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Substance Abuse in the Workplace

A Dangerous and Expensive Problem


Updated June 10, 2014

Alcohol and drug abuse by employees cause many expensive problems for business and industry ranging from lost productivity, injuries, and an increase the health insurance claims.

The loss to companies in the United States due to alcohol and drug-related abuse by employees totals $100 billion a year, according to the The National Clearinghouse for Alcohol and Drug Information, while in Canada The Alberta Alcohol and Drug Abuse Commission has estimated the annual cost of workers absent or tardy due to substance abuse to be approximately $400 million just in Alberta alone.

These staggering numbers do not include the cost of diverting company resources, that could be used for other purposes, toward addressing substance abuse issues. Nor does it include the "pain and suffering" aspects, which cannot be measured in economic terms.

Measuring the Costs

However, costs to businesses can be measured in the expense of absenteeism, injuries, health insurance claims, loss of productivity, employee morale, theft and fatalities. According to NCADI statistics alcohol and drug users:

  • Are far less productive.
  • Use three times as many sick days.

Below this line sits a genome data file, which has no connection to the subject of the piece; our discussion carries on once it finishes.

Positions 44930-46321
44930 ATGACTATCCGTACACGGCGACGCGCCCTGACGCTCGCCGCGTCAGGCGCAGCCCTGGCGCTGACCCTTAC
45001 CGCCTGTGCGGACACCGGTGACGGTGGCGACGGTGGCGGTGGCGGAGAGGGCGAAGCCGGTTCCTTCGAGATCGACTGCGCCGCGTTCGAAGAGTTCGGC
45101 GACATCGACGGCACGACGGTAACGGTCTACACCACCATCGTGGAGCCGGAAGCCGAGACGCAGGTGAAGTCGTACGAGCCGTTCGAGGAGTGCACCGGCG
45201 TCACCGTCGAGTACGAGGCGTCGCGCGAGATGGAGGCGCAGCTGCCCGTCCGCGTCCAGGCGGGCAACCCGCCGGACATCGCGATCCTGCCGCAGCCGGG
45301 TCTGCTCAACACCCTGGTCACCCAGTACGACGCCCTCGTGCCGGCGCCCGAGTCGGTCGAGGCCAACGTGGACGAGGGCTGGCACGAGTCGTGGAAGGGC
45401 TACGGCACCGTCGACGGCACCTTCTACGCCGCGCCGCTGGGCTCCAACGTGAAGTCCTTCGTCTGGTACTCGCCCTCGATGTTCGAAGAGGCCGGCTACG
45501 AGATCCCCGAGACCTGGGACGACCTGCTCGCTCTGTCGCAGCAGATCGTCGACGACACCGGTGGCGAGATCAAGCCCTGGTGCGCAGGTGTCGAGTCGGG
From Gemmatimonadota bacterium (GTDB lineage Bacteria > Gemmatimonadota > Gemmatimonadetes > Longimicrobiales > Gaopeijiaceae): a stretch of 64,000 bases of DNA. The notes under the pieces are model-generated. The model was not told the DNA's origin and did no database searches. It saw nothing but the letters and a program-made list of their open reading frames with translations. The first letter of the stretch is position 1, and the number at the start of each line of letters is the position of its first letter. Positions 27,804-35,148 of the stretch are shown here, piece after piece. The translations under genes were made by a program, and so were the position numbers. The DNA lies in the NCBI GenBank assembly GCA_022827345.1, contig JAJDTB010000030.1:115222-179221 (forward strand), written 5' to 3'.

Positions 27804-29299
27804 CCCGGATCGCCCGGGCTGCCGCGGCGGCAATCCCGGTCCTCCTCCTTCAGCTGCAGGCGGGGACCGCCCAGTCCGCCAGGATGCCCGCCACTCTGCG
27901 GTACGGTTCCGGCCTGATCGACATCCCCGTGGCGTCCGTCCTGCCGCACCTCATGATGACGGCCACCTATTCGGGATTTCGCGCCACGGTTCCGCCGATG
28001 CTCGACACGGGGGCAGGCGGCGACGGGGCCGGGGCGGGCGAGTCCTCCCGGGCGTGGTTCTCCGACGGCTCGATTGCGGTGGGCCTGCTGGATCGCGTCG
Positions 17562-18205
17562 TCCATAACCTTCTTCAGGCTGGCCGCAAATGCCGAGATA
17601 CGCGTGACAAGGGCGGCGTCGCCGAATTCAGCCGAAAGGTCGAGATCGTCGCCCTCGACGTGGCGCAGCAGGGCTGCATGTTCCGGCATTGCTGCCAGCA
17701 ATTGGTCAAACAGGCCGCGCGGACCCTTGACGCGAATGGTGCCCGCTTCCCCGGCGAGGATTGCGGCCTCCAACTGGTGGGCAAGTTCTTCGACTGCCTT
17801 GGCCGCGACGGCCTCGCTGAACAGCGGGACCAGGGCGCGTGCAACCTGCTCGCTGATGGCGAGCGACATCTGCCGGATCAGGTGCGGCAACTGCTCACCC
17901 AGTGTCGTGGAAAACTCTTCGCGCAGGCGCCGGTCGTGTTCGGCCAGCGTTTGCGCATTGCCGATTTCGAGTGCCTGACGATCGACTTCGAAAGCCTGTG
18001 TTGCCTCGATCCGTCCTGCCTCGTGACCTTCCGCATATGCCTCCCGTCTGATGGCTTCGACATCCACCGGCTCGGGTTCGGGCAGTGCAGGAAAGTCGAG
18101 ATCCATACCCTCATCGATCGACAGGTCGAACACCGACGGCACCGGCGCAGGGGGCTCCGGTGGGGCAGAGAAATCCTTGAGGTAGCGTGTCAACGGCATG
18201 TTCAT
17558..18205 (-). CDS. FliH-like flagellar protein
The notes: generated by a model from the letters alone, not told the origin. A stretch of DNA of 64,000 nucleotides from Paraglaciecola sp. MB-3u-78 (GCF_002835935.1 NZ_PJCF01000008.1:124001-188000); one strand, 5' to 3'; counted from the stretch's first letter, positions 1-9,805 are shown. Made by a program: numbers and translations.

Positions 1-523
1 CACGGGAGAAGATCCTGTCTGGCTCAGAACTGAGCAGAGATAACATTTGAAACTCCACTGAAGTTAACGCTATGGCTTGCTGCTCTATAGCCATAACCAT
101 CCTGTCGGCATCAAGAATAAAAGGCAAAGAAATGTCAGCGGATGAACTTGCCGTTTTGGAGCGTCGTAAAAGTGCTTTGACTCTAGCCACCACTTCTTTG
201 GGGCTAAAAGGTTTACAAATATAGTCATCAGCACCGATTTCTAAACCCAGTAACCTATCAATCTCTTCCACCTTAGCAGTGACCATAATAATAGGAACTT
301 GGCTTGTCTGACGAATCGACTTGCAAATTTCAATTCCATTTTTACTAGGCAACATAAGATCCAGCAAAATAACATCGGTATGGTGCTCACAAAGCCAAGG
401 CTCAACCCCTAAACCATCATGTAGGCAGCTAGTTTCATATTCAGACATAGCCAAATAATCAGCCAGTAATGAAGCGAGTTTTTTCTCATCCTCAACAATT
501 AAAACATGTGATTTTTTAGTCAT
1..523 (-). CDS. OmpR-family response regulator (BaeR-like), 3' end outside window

• Are more likely to injure themselves or someone else.
  • Are five times more likely to file worker's compensation claims.

One survey found that nine percent of heavy drinkers and 10 percent of drug users had missed work because of a hangover, six percent had gone to work high or drunk in the past year, and 11 percent of heavy drinkers and 18 percent of drug users had skipped work in the past month.

Casual Drinkers a Problem Too

Remarkably, new research shows it is the social drinkers - not the hard-core alcoholics or problem drinkers - who are responsible for most of lost productivity, according to a Christian Science Monitor article, specifically tying the hangover issue to production in the workplace

This study also found that it was managers, not hourly employees, who were most often drinking during the workday. Twenty-three percent of upper managers and 11 percent of first-line supervisors reported having a drink during the workday, compared with only eight percent of hourly employees.

Researchers also found that 21 percent of employees said their own productivity had been affected because of a co-worker's drinking.

Prevention Works

When the issue of workplace substance abuse is addressed by establishing comprehensive programs, it is a "win-win" situation for both employers and employees, according to the U.S. Department of Labor.

A study of the economic impact of substance abuse treatment in Ohio found significant improvements in job-related performance:

  • a 91 percent decrease in absenteeism
  • an 88 percent decrease in problems with supervisors
  • a 93 percent decrease in mistakes in work
  • a 97 percent decrease in on-the-job injuries.
In our next article, we will look at the steps that companies and employers -- large and small -- can take to adopt a workplace substance abuse policy that will reduce the loss of productivity and provide a safer work environment for all.

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